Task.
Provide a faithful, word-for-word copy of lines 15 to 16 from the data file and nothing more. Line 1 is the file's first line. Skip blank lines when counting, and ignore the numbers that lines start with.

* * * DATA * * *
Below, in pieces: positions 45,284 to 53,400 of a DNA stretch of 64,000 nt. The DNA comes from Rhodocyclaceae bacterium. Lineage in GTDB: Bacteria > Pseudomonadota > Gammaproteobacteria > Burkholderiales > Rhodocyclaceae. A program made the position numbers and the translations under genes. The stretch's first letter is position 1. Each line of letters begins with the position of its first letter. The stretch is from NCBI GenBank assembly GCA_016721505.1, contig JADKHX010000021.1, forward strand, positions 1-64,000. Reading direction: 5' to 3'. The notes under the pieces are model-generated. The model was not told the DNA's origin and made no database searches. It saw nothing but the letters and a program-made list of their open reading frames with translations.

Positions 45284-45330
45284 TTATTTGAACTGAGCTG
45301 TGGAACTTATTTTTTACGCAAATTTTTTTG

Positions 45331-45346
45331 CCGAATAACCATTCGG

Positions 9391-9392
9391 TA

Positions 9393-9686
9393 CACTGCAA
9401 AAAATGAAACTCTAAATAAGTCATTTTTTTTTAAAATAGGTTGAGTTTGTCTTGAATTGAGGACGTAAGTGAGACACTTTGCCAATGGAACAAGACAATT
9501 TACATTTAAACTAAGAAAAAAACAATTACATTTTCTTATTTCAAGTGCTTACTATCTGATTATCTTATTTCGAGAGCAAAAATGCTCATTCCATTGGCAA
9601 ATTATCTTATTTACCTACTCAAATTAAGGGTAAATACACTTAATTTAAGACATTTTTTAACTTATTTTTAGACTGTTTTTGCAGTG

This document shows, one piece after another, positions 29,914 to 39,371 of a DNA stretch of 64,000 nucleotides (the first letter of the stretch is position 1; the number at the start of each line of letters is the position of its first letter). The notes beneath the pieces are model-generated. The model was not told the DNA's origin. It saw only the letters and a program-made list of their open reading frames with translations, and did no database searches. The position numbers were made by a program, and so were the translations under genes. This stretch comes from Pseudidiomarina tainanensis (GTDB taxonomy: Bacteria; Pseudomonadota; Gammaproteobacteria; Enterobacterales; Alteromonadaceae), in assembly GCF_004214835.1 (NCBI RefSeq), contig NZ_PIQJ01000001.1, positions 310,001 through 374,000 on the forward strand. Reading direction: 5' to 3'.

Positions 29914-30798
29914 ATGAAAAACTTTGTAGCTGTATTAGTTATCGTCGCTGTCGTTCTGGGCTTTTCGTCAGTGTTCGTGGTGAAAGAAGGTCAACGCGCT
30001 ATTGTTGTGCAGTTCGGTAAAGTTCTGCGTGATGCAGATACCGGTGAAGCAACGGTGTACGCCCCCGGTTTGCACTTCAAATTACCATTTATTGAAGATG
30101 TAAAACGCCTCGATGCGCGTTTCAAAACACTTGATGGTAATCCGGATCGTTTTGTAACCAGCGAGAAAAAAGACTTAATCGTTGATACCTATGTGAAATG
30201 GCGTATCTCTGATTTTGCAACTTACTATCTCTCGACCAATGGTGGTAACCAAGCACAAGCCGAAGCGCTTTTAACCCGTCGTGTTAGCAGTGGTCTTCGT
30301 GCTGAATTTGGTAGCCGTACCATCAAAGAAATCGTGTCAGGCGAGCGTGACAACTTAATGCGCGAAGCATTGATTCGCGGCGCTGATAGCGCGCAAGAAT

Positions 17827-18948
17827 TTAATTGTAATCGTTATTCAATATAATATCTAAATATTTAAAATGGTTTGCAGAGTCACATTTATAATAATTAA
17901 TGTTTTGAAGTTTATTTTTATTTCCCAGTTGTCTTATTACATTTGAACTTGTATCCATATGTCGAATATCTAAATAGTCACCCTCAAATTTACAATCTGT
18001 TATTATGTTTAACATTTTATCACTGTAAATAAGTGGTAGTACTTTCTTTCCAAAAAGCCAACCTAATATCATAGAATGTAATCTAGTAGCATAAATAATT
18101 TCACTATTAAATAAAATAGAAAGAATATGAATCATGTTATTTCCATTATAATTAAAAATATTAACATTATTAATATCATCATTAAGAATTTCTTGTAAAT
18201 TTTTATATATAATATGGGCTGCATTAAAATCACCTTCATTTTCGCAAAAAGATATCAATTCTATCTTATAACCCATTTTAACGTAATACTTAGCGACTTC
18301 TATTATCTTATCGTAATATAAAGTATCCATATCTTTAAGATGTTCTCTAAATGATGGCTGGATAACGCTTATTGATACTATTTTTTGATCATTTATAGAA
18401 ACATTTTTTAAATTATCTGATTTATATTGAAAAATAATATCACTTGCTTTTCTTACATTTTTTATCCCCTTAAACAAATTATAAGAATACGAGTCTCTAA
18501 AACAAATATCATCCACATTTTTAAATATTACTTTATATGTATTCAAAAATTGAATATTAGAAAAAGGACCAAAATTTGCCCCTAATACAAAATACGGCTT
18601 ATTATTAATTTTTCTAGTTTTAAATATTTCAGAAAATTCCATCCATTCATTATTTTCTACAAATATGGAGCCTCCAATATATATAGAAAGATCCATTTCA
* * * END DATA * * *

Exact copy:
Positions 29914-30798
29914 ATGAAAAACTTTGTAGCTGTATTAGTTATCGTCGCTGTCGTTCTGGGCTTTTCGTCAGTGTTCGTGGTGAAAGAAGGTCAACGCGCT